Mind the Rest

Emily yelled at me for the first time the other day. From all the way on the other side of the turf room. While she was in the middle of leading her basic training group. Yell is not really the right word, but she was stern. “No! … No! … I do NOT want to see that again.  From now on, I’m the only one who will spot you.  That was NOT enough rest between those sets.  Now you have to wait for ME if you want to lift!”

I was in the middle of my working sets on bench, and Emily was busy.  I didn’t want to interrupt her, but mostly I just didn’t want to wait.  I was impatient.  Instead I asked Adam to give me a hand off and to spot me.  The bar didn’t feel all that heavy on my previous set, and I wanted to get through my lifts a little faster.  Turns out Emily was paying more attention to everything that was going on in her gym than I realized, and she knew I had not waited long enough for working sets.

“OK,” I said meekly and then hopped on my phone to text Tim: “Shit!  I just got yelled at.  Didn’t take a long enough rest.”  Tim’s response: “Rest between sets???”  Remembering one of the fundamental differences between the way he trains for hypertrophy and the way I am learning to train strength is length of rest time, I replied, “That’s something you know nothing about.”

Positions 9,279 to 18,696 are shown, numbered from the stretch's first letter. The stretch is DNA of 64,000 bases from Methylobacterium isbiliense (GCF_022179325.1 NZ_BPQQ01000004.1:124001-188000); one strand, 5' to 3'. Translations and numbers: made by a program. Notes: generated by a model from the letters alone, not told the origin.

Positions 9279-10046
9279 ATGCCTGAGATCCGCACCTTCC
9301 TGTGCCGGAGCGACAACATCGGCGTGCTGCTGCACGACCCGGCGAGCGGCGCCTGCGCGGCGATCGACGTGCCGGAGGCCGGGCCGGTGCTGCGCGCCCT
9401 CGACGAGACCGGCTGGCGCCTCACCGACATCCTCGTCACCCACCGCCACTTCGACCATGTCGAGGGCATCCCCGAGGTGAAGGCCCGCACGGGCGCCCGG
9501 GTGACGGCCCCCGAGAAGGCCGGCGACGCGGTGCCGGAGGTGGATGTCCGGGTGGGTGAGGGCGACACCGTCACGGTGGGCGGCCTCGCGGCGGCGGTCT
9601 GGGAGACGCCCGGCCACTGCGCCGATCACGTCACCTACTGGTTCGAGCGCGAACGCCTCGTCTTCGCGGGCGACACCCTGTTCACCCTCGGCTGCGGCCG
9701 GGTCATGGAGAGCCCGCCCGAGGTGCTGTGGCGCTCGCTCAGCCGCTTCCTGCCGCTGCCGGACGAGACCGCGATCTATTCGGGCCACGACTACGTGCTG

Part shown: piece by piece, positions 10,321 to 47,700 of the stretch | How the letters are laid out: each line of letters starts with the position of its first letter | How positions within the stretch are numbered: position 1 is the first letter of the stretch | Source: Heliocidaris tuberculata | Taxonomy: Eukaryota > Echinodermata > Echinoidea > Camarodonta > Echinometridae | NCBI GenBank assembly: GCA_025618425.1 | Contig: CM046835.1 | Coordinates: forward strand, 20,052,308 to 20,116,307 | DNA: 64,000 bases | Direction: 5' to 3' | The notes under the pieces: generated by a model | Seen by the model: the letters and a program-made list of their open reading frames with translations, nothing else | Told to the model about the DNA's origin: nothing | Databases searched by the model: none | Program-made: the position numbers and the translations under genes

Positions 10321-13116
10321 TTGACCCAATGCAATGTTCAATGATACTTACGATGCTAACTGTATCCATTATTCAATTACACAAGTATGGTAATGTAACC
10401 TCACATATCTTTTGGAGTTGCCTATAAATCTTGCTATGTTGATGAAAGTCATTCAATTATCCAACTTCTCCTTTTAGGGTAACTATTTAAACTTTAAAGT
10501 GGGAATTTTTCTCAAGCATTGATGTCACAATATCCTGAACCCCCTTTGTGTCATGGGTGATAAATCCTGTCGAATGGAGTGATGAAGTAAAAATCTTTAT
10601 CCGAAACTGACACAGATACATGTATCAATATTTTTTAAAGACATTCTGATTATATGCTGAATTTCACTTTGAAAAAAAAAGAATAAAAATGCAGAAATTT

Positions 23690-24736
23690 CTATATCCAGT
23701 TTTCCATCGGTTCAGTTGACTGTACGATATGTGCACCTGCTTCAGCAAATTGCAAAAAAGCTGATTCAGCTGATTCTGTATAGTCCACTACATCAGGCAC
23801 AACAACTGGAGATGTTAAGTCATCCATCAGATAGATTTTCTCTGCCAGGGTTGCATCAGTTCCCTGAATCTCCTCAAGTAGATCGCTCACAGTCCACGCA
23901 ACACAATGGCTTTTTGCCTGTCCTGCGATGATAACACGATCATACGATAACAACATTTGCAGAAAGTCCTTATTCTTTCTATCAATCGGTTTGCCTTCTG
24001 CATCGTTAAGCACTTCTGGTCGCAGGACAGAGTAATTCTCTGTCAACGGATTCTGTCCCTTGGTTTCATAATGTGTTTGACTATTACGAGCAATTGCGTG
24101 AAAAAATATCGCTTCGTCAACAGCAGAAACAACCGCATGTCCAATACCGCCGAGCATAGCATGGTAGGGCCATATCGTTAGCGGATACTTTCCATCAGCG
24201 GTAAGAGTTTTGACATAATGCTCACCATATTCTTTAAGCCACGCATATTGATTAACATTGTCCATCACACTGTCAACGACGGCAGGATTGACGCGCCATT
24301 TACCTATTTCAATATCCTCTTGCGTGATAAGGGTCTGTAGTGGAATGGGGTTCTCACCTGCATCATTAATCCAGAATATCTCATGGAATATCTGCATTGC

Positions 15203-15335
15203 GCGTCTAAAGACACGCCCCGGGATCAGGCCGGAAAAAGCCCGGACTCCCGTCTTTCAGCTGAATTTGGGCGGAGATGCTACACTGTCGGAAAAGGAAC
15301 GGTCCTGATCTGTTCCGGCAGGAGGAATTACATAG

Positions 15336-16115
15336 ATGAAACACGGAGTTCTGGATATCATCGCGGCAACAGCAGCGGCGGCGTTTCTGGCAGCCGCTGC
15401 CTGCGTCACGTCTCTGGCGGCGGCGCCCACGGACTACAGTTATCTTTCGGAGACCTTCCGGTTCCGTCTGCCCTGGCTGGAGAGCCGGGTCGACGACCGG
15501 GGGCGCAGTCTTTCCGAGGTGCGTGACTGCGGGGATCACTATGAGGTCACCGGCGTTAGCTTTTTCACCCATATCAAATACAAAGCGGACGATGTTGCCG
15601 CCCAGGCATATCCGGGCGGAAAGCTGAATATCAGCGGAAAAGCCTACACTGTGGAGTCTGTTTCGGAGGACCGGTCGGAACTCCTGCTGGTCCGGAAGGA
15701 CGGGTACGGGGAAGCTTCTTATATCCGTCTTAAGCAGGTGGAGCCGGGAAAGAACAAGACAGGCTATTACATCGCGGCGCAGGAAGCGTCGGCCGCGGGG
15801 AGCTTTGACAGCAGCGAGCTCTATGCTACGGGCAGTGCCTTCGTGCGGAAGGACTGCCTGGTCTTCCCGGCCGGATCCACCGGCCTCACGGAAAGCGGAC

Emily came over to check in with me and to explain again to a slow learner about the importance of rest between sets when your goal is to build strength. “THIS is about getting stronger,” she said.  “It’s about adding more weight to your bar each time, not about adding reps or ‘working legs’. If that was the point you could do anything. This is about building strength. Training the whole body to be stronger. About prepping your body to get your reps on the next set. This is NOT conditioning. This is NOT Crossfit. It is NOT circuits. You need the rest to allow your body and your mind to recover for the next set.”